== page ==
It was on the brightest, sunniest kind of a Christmas morning, nearly one hundred years ago, that Clara Barton was born, in the State of Massachusetts. Besides the parents, there were two grown-up sisters and two big brothers to pet the new baby. There was plenty of love and plenty of money in the Barton household, so the child knew nothing but happiness.
Clara was a bright little thing. As she grew old enough to walk and talk, she followed the family about, repeating all their words and phrases like a parrot. She was not sure as to the meaning of all these words, but she liked the sound of them. Her father, who had fought in the French and Indian wars, had a fondness for the rules and forms that are used among soldiers. He taught her the names and rank of army officers. Also the name of the United States' president, the vice-president, and members of the president's cabinet.
Clara's eyes looked so big, and her voice was so solemn when she babbled these names that her mother asked her one day what she thought these men looked like. "Oh," gasped Clara, "Papa always says 'the great president' so I guess he's almost a giant. I guess the president is as big as the meeting-house, and prob'ly the vice-president is the size of the school-house."
The school-teacher sisters were busy with Clara so that she was reading and spelling almost as soon as she could talk. One of these gave her a geography, and Clara was so excited over it that she used to wake this poor sister up long before daylight, and make her hold a candle close to the maps so that she could find rivers, mountains, and cities.
Stephen Barton, the older brother, was a wonder in arithmetic. It was he who taught Clara how to add, subtract, multiply, and divide. She made such good figures and so often had the examples right that she enjoyed her little slate next best to riding horseback with her brother David.
David did not care much for study, but did like farm work and horses. He taught Clara to ride, and the two used to gallop across the country at a mad pace. She felt as safe on the back of a horse as in a rocking-chair. She did not look much larger than a doll when the neighbors first noticed her dashing by on the back of a colt which wore neither saddle nor bridle, clinging to the animal's mane, keeping close to David's horse, and laughing with joy. Sometimes Button, the white dog, tore along after them, trying his best to keep up with them. Button belonged to Clara. He had taken care of her when she was a baby, and very gravely picked her up each time she fell in the days when she was learning to walk.
Stephen and David went to a school that was several miles away. They wanted to take Clara with them. It was one of the old-fashioned, ungraded schools, and the pupils were all ages. The snowdrifts were high, and Stephen carried Clara on his shoulder. Clara sat very quiet with her slate until the primer class was called. Then she stepped before the teacher with the other little ones. The serious man pointed to the letters of different words for each child, then he asked them to spell short words like dog and cat. When Clara was asked to do the same, she smiled at the teacher and said: "But I do not spell there!"
"Where do you spell?" he inquired.
"I spell in artichoke," she answered, looking very dignified.
"In that case," he laughed, "I think you belong with the scholars who spell in three and four syllables." So after that, she spelled in the class of her big brothers.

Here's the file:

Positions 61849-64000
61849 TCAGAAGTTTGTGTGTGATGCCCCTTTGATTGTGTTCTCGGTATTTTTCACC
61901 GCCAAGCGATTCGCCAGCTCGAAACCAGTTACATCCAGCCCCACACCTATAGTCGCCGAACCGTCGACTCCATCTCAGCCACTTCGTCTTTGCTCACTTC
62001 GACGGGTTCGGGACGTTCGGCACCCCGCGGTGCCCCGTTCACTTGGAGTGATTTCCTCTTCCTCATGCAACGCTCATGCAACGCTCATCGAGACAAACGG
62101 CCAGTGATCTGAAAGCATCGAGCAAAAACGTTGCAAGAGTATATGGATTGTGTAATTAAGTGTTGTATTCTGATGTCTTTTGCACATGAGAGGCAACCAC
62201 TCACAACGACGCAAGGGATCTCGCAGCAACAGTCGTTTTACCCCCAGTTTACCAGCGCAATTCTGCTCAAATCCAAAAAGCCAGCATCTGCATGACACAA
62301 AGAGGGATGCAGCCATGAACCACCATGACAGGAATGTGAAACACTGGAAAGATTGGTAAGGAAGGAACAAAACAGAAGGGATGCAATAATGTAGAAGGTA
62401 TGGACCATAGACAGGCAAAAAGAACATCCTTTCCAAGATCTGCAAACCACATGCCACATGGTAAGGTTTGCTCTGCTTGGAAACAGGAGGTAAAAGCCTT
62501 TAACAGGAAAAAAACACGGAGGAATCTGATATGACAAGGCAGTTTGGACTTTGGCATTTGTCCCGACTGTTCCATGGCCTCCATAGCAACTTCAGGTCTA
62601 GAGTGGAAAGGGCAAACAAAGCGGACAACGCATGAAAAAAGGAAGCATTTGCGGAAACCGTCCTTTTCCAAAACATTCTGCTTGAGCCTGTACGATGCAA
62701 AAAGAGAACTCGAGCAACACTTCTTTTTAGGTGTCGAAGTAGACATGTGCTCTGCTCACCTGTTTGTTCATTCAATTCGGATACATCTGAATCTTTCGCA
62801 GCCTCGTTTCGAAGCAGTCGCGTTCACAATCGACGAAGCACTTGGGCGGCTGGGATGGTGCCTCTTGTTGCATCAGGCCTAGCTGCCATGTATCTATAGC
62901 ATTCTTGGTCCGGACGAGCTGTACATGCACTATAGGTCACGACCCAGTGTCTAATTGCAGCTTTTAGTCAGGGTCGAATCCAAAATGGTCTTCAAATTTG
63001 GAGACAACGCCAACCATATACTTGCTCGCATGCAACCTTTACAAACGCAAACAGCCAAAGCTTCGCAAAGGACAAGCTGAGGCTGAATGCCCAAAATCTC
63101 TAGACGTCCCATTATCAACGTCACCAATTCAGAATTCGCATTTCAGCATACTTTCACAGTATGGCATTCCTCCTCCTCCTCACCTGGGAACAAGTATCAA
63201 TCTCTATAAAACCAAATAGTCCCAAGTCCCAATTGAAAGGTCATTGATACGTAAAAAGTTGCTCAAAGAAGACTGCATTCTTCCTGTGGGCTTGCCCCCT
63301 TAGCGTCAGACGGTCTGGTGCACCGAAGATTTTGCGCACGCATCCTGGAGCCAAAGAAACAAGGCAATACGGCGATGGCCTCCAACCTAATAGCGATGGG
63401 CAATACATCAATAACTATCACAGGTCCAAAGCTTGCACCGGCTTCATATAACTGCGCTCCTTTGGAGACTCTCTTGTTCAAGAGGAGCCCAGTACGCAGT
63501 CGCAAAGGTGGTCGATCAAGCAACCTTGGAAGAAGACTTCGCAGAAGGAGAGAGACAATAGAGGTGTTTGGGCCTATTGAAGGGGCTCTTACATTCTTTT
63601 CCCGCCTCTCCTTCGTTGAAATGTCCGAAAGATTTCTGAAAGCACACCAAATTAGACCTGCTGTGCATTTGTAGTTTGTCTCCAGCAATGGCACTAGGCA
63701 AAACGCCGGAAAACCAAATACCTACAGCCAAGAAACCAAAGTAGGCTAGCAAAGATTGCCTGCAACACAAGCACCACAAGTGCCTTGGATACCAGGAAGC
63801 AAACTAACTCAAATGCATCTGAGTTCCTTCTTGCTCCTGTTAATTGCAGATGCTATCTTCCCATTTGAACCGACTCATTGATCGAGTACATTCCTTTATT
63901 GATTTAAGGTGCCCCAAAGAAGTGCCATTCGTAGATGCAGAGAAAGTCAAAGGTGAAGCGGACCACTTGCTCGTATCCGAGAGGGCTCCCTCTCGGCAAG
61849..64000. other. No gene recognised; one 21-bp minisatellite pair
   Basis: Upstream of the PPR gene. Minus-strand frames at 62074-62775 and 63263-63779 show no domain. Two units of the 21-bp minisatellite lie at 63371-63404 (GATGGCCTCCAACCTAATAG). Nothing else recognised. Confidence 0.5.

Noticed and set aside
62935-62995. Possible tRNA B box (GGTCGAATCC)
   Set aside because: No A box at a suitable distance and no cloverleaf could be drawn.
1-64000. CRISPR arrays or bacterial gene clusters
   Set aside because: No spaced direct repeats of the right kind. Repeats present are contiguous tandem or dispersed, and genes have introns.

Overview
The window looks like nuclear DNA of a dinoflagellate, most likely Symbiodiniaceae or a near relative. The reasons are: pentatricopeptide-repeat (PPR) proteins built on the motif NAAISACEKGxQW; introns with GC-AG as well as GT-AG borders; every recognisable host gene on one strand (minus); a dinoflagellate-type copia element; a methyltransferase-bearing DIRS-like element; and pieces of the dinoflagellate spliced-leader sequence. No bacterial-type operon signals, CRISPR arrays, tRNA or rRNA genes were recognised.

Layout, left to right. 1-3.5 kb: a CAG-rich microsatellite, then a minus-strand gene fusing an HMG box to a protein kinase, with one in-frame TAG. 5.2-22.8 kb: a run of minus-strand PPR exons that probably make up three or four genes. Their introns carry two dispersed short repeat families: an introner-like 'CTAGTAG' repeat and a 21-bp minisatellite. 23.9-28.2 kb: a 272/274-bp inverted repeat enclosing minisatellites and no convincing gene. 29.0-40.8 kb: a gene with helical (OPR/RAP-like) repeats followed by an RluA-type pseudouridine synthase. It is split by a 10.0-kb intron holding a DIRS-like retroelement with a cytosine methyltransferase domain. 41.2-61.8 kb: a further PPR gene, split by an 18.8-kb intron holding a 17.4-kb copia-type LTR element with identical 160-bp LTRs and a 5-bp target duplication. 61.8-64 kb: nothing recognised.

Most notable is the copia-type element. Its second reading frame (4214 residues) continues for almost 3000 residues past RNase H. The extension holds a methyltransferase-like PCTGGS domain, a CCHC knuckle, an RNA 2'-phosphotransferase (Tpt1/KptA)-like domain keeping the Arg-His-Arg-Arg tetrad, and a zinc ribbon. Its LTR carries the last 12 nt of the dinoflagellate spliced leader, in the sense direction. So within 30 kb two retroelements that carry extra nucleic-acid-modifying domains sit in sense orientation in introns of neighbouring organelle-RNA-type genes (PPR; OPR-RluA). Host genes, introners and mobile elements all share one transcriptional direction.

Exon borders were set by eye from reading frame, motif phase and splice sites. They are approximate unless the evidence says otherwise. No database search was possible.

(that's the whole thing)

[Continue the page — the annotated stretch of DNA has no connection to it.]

When Clara was twelve, she was very shy of strangers, and her parents thought it might help her to get over it if she went away from home to school in New York. She was a bright pupil and decided she would like to be a teacher like her two sisters.
Clara made an excellent teacher, but was not very well and went to Washington, D.C., to work. While there, the Civil War broke out, and she offered her services as a nurse. Nobody doubted she would be good at nursing, for when she was only ten years old, she took all the care of her dear brother David, who was sick for nearly two years. She really knew just exactly what sick people needed.
Clara worked in hospitals, camps, and battlefields all the time the four years' war lasted. Sometimes she had to jump on to a horse whose rider had been shot and dash away for bandages or a surgeon, and she was glad enough that David had taught her to be such a fine horsewoman.
Clara helped every sick and wounded man she came across, and some people thought she should only help the northerners. But she did not mind what anybody said or thought. She made all the soldiers as comfortable as she could. And she was delighted when, four years later, while she was in beautiful Switzerland for a rest, she heard of the Red Cross Society. This society helped every wounded person, no matter what color he was, no matter what cause or country he fought for.
Clara Barton worked with this Swiss society all through the war between France and Prussia. The foreigners called her the Angel.
When Clara Barton came back to America, she tried a long time to have a branch of the Swiss society started in this country, but it was eight years before the Red Cross Society was actually formed in America. Then, because there was often sickness and suffering from fires and floods, as well as from wars, Miss Barton persuaded Congress to say that the society might help wherever there had been any great disaster.
Miss Barton's name is known in Europe as well as in America. She did Red Cross work until she was eighty years old. Almost every country on the globe gave her a present or medal. When we think what a heroine Clara Barton proved herself, it would seem as if the little girl born on the sunny December morning was a Christmas present to the whole world.